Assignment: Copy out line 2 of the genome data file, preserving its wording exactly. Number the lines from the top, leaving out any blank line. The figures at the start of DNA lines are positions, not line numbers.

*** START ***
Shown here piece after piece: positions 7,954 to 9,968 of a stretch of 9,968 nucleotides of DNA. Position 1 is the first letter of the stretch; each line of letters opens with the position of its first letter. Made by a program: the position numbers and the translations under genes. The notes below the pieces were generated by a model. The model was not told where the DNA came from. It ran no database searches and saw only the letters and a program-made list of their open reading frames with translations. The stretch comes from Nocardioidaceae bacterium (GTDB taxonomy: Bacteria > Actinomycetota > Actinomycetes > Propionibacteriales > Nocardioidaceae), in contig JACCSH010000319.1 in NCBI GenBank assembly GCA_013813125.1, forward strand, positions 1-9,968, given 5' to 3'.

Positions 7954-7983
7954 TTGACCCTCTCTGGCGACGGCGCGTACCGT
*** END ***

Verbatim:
Positions 7954-7983